“Wisdom comes from learning,” she told me. “And we learn from our mistakes.” Sure, it sounds obvious. But that quote has carried me through so many mistakes that I have come to realize my mother does, perhaps, know a thing or two about life. Since those words of wisdom, I have understood each mistake to be… wait for it… a blessing. Ok, so maybe that wasn’t my first thought. But I did eventually conclude that my mistakes could, in fact, guide my path. And result in wisdom.

I figure, by the time I welcome my wise years, at about the golden age of 102, I will have embraced so many mistakes that I’ll finally be ready to take on the world, just as my last breaths are before me. Depressing, isn’t it?

At any rate, I welcome challenge. Yes, I’ll say it again. I welcome challenge! Oh Lord, please protect me, for that sounds like a challenge, am I wrong? Well, here goes nothing… Father God, I put my life into your hands.

Wisdom is a tree of life to those who embrace her;
happy are those who hold her tightly.
                                                – Proverbs 3:18

Harmonizer

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I got a harmonica for my birthday, and it’s already become part of the regular routine. Wake up, brush teeth, harmonize. Make coffee, harmonize. Drink coffee, harmonize. Work. Harmonize. It is fantastic.

I am a musician now, I tell my friends. A musician! They laugh. Apparently, my hand-held wonder is less cool than a guitar. Laugh, I tell them. Laugh away. But when you start thumping that foot to my little bluegrass business, you’ll grin and know that it is just as noble a way to worship as any. And that’s the biggest draw for me – that I can add to worship on a whole new level. It seems every last person in my circle of friends is musically gifted. Gifted or not, I will join the crowd!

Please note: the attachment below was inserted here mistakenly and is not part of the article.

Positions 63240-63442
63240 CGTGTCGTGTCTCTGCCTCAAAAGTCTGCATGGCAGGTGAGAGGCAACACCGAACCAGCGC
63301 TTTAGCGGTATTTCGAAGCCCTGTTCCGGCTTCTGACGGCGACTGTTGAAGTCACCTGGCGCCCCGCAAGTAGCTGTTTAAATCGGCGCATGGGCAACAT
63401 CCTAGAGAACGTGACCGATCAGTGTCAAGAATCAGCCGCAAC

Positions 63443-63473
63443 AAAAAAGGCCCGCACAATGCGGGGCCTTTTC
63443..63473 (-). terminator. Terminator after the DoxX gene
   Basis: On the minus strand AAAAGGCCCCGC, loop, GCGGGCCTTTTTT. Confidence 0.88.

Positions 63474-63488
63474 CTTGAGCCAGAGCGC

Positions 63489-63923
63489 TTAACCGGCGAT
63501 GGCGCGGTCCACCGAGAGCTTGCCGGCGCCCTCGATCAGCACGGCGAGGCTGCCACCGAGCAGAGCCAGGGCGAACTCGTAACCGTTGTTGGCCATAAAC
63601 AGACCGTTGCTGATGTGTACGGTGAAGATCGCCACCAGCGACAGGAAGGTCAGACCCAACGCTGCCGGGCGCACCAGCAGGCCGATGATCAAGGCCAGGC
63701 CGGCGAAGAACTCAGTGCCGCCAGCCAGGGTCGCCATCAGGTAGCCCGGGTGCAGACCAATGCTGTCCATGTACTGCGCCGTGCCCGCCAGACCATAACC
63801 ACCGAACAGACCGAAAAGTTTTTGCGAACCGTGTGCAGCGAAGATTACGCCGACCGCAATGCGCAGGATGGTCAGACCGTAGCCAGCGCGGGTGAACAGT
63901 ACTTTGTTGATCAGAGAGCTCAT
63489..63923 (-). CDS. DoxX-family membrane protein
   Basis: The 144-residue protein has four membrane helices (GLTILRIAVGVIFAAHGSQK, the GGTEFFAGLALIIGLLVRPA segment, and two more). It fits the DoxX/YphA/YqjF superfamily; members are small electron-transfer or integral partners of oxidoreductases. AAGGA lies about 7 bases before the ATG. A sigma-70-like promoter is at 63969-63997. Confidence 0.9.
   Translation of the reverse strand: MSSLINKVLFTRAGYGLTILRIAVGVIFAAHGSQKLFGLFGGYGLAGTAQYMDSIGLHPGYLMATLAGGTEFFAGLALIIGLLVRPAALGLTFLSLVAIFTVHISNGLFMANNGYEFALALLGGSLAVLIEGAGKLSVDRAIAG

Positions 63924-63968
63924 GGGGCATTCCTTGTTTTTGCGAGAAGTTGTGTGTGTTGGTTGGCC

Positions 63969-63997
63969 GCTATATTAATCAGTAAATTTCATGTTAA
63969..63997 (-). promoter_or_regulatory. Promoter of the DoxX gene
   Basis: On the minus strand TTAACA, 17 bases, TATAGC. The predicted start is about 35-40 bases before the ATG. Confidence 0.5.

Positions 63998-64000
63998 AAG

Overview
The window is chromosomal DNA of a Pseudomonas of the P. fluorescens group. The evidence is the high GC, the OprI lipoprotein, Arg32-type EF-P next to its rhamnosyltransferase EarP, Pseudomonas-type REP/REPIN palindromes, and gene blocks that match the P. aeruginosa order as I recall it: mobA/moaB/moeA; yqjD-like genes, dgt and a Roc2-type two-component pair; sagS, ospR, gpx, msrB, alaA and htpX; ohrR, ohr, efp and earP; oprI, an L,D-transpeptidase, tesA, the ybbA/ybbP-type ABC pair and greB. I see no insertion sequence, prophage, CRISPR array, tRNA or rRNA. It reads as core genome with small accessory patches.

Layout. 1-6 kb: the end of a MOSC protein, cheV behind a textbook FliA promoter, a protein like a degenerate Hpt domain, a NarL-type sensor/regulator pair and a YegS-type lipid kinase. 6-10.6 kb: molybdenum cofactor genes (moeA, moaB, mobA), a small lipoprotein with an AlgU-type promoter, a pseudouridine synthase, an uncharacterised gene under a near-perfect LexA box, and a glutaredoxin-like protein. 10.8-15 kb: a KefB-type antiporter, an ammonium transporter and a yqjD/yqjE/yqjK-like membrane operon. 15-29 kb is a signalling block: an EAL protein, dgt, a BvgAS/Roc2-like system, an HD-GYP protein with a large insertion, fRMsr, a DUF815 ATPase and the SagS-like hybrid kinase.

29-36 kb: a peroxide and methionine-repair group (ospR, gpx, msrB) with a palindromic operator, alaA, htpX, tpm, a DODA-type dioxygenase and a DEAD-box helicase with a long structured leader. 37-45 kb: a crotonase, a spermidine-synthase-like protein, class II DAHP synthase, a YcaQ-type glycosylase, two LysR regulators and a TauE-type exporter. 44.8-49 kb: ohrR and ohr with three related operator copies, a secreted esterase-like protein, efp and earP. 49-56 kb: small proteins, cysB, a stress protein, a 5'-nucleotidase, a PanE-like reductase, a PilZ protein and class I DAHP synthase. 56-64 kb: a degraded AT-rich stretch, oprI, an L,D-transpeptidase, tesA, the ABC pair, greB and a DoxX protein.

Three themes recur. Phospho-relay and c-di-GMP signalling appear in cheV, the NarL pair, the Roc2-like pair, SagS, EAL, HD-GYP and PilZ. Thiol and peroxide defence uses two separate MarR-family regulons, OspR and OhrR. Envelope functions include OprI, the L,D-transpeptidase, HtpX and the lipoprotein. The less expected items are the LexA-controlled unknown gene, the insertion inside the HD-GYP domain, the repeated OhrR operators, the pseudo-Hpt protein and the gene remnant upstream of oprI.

The other day, for example, I was surrounded by a crew of nine or so individuals – my beloved YD friends – partaking in worship as one of two without an instrument. Among us, there were two guitars, two drums, a wind flute, a full-sized harp and a tambourine. Now doesn’t a harmonica seem like a good addition? I think so. Jesus will probably like it, too. I’m pretty sure.

So now I just need to learn how to play… any pointers? Reading music isn’t really a strength. In fact, I don’t know the first thing about it. Minor details, I presume. I’ve almost got “Silent Night” down. Too bad everyone is sick of hearing it roll on repeat time and again…